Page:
3. Create a Savings Goal
Now that you’ve figured how much money you need to live, you can set an amount which you’d like to save up. It’s recommended to start saving 3 months’ worth of living costs to begin with. Then, grow it to 6 months’ worth. However, some financial experts would argue that you should have at least 8-12 months’ worth of living costs saved up to feel truly secure.
4. Set and Forget
It can feel intimidating trying to save up as much as 12 months’ worth of funds, especially if your finances are already tight. It can help to decide an amount to save and then set up automatic monthly transfers to your bank account. Then, you don’t even have to think about it. The best time to set the transfer is a few days are payday, so the amount will never wipe you out. You can automate your savings through your bank, or by using a handy app like Digit.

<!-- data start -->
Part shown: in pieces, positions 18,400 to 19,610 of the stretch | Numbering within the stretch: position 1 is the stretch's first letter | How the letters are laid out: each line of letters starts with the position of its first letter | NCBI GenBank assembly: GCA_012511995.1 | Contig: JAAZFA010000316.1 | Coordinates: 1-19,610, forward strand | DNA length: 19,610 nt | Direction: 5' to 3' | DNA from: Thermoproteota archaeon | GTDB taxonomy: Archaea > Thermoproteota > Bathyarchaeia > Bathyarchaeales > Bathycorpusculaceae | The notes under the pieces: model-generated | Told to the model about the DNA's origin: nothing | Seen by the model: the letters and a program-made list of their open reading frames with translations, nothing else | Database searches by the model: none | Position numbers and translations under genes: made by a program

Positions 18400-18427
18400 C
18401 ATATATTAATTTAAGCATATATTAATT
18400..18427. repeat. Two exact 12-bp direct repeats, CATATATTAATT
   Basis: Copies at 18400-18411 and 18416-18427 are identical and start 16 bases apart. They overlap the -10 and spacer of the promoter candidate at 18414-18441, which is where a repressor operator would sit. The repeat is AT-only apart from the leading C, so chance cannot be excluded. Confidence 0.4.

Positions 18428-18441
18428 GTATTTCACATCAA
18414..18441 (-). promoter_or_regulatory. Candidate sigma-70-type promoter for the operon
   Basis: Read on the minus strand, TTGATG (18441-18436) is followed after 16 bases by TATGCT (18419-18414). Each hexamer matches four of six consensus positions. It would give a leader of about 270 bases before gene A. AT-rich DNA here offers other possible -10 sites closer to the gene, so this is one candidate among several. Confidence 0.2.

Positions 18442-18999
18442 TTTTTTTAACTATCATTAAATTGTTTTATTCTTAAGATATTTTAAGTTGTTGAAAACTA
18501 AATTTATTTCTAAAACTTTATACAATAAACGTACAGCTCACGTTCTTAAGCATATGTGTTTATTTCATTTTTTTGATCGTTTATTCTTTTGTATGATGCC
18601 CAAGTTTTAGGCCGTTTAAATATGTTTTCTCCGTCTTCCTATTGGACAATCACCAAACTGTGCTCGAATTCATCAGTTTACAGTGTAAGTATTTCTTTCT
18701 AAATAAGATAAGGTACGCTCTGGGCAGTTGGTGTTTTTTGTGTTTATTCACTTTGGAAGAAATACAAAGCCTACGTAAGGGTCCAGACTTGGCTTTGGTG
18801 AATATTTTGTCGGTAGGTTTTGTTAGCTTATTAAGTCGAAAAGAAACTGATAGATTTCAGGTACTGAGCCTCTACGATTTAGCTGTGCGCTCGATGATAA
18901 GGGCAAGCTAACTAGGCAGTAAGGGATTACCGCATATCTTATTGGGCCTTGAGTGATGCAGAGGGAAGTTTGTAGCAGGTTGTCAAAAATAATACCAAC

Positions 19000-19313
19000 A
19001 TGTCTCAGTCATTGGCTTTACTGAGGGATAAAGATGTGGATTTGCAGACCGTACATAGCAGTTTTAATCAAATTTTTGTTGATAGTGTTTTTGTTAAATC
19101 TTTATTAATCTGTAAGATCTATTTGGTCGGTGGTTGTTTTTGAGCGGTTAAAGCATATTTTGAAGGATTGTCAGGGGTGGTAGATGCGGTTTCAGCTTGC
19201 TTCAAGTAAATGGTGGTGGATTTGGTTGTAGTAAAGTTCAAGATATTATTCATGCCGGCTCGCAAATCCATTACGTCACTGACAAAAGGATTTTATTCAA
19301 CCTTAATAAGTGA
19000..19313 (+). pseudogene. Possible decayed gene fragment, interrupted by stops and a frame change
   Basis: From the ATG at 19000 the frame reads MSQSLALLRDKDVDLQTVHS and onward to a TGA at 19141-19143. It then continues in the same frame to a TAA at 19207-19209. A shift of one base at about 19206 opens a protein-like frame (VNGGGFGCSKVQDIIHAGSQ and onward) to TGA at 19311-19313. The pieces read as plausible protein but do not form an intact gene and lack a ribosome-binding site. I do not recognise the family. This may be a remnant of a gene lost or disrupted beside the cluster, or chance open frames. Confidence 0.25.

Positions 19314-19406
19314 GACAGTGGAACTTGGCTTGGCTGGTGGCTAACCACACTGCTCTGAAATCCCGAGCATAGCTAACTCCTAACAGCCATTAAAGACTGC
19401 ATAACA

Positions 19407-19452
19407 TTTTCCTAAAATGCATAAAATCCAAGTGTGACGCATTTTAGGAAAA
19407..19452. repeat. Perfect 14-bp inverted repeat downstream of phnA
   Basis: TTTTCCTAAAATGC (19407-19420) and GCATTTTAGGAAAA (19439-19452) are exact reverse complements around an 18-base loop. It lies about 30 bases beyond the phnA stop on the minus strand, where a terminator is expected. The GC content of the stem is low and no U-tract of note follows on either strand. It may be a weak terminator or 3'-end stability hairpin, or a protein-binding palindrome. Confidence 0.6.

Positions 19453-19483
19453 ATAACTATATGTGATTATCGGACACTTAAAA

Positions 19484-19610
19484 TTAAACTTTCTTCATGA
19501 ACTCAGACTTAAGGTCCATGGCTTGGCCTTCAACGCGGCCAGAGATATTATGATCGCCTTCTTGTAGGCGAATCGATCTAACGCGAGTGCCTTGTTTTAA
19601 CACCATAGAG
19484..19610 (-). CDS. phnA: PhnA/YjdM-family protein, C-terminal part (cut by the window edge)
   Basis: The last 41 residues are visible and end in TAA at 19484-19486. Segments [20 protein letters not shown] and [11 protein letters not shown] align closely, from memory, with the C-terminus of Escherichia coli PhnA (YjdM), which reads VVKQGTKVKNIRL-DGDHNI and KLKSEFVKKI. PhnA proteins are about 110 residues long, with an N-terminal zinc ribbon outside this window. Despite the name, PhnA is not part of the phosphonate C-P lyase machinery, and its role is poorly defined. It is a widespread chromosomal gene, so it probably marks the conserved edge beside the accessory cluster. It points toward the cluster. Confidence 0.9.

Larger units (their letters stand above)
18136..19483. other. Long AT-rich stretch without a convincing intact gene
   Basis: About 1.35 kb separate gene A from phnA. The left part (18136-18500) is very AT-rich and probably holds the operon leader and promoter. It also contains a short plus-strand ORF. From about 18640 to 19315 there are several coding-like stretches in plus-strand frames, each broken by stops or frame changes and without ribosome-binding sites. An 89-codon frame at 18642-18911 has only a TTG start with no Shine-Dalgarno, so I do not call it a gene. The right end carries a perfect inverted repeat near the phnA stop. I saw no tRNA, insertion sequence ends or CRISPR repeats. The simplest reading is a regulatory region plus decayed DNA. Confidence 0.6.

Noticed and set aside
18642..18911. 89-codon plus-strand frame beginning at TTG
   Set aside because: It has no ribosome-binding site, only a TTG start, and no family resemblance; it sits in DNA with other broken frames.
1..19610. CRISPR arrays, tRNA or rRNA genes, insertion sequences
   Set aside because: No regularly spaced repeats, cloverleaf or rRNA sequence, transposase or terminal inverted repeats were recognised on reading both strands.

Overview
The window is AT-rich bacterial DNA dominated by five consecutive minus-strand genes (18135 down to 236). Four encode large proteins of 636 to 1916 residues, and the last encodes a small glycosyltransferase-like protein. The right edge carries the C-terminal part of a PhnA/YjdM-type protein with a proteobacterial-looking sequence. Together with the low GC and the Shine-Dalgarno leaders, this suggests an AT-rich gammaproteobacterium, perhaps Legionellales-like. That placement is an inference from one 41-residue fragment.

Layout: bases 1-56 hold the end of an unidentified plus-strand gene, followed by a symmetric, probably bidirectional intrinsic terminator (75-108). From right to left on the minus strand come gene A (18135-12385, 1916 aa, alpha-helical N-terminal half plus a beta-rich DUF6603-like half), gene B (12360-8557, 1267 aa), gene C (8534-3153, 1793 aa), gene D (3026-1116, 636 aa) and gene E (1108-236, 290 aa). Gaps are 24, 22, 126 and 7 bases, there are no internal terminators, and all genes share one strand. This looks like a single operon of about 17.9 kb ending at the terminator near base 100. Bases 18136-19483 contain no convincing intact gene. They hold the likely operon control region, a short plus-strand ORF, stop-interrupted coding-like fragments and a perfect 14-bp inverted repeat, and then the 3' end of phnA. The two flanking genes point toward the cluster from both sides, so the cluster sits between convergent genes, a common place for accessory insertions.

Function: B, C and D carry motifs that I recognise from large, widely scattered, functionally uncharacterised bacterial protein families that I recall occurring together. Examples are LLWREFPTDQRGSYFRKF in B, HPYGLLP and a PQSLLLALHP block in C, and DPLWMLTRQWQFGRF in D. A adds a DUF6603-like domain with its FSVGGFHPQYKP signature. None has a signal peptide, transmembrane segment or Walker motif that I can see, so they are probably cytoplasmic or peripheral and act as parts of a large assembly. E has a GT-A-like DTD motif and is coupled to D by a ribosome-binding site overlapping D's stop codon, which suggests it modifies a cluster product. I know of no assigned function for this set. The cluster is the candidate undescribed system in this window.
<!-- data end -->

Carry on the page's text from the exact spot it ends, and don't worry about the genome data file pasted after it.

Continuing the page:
5. Don’t Forget to Replenish What You Use
Once you’ve spent a portion of your emergency fund, don’t forget to pay the money back into it. If you used the money because you lost your job, make repaying it back a priority once you get new employment. This way, you won’t need to rely on credit card debt during your times of need. Instead, it makes sense to make yourself financially secure.